Best way to use Time Machine?

Discussion in 'MacBook Pro' started by Folmanik, Feb 14, 2013.

  1. Folmanik macrumors newbie

    Joined:
    Aug 26, 2007
    #1
    Hey guys..
    i have a two/three weeks old mackbook pro and i think it's about time to start using time machine,
    so..since it's a laptop i dont like the idea of another cable wiggling from it, and besides, i'm afraid i'll be too lazy to plug it every day,
    but on the other hand, time capsule is kind of expensive..

    how do you use you time machine?
    is there a generic time capsule?
     
  2. blueroom macrumors 603

    blueroom

    Joined:
    Feb 15, 2009
    Location:
    Toronto, Canada
    #2
    Synology NAS, the DS112j is a nice entry level device that supports TM.
     
  3. el-John-o macrumors 65816

    Joined:
    Nov 29, 2010
    Location:
    Missouri
    #3
    +1 to a NAS solution. Beyond that, Time Capsule works well, but it is a bit slow. I really really wish Time Capsule had an option to plug in via USB 3.0 or even Thunderbolt (though with a simple spinning drive it's not likely to need more than USB 3) to restore from backup or do the initial backup.

    However, a NAS such as a Synology NAS is cheaper, allows for more storage, and is a bit more flexible.

    My one suggestion, would be to make sure that the NAS is wired via ethernet to your router, and if at all possible, you also have a wired ethernet connection somewhere that you can plug your MBP into. Time machine backups or restores will take around half to 1/4 as long via ethernet. In my case, I can access my NAS or Time Capsule via Wi-Fi (5GHz Dual-Band Wireless N) at about 15-20MB/s, versus over 100MB/s via gigabit ethernet.

    Also, make sure to go into spotlight settings in your preferences and add your NAS or Time Capsule into the 'privacy' list. It'll greatly speed things up, as this disables spotlight indexing of that drive which seems to really slow Time Machine down.
     
  4. Folmanik thread starter macrumors newbie

    Joined:
    Aug 26, 2007
    #4
    Thank you guys!!

    I really appreciate the help!
    love this forum!
     
  5. leman macrumors 604

    Joined:
    Oct 14, 2008
    #5
    How is it cheaper? Its $150 (diskless) + $70 (2TB HDD) + over $100 for a fast WiFi router. The 2GB Time Capsule costs $300. In the end, it all depends on whether you already own a fast router (or need one).

    For backups over ethernet, a NAS is without doubt a better solution. For backups over WiFi it does not matter. I get copy speeds of around 25MB/s with my Time Capsule (e.g. 7Gb worth of movies are copied in about 5 minutes), which is in my experience comparable with the speeds one gets with the majority of USB2 drives.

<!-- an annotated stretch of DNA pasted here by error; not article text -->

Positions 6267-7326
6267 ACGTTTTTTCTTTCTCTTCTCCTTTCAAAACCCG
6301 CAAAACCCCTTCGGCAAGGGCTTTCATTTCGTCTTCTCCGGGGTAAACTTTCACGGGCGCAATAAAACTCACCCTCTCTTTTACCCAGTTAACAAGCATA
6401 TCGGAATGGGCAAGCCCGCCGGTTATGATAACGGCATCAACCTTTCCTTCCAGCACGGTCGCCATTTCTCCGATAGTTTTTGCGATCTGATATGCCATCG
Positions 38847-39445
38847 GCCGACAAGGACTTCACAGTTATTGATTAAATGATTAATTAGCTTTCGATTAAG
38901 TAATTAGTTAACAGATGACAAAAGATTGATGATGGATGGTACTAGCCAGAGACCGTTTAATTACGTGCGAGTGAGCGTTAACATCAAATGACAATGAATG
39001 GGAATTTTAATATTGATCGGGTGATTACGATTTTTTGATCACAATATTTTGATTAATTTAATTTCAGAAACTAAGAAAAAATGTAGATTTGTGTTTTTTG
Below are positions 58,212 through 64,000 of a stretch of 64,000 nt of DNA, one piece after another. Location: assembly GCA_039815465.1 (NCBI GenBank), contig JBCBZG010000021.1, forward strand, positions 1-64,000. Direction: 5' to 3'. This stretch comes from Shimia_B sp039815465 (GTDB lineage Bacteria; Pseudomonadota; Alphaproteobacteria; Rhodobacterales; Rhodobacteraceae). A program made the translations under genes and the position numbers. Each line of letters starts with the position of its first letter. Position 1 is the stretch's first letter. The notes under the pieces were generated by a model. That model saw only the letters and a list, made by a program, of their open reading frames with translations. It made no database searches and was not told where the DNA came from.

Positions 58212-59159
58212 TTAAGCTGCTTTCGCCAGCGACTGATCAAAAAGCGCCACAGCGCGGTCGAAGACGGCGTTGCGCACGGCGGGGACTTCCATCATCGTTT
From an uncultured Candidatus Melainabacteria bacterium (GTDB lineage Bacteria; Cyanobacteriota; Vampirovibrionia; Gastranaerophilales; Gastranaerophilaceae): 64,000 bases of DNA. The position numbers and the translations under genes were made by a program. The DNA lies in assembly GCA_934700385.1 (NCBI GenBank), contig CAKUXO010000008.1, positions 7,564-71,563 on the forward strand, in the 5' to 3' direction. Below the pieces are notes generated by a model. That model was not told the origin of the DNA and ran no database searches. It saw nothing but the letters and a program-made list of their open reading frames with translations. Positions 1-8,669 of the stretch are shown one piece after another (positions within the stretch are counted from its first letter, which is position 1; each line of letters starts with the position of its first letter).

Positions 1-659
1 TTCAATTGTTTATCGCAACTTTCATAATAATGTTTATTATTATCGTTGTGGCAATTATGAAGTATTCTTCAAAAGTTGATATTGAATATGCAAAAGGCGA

In addition, I bought a fast USB3 external drive and use it for backups when I am on in the office or on the road. Its rather fast, so the backups complete quickly.
     
  6. mac8867 macrumors 6502

    Joined:
    Apr 5, 2010
    Location:
    Saint Augustine, FL
    #6
    Any shared file system, from anywhere can serve as your time machine drive. See the macrumos guide here http://guides.macrumors.com/Fedora12_Based_Time_Capsule_Server

    The instructions at "Setup Each Mac Client" can be used for any file system you are using. (Hint, that old windoze machine sitting in the corner, share the hard drive and mount it to your mac)
     
  7. el-John-o macrumors 65816

    Joined:
    Nov 29, 2010
    Location:
    Missouri
    #7
    Same here, over Wi-Fi the NAS and the Time Capsule are at about the same speed over Wi-Fi, though the NAS is twice as fast over ethernet than the Time Capsule is over ethernet. The time capsule is twice as fast over ethernet than WiFi (so the NAS is 4x as fast over ethernet than Wi-Fi)

    Also, the synology diskless setups are a bit bigger. There are single drive NAS units (more comparable to a single drive time Capsule) with a disk that are cheaper. Though, obviously, it DOES depend on the router you have.

    Personally, I prefer the NAS. Even if you buy a 4 bay diskless NAS and one hard drive, it's expandable. Also, I really like having data redundancy in the NAS. Mine is a 4 drive server with hot-swap bays I obtained from a family friend who was getting rid of it in his office. I use two of them for a mirrored Array. Later I'll add two more, in a second mirrored array.
     
  8. glenthompson macrumors 68000

    glenthompson

    Joined:
    Apr 27, 2011
    Location:
    Virginia
    #8
    Most people already have a router of some type. If you were considering a time capsule instead of an Extreme plus NAS, then yes, it's cheaper. NAS has the advantage of easier to replace drives and RAID capability.

    First backup and restores are best done via Ethernet, hourly backups do fine over wifi.
     

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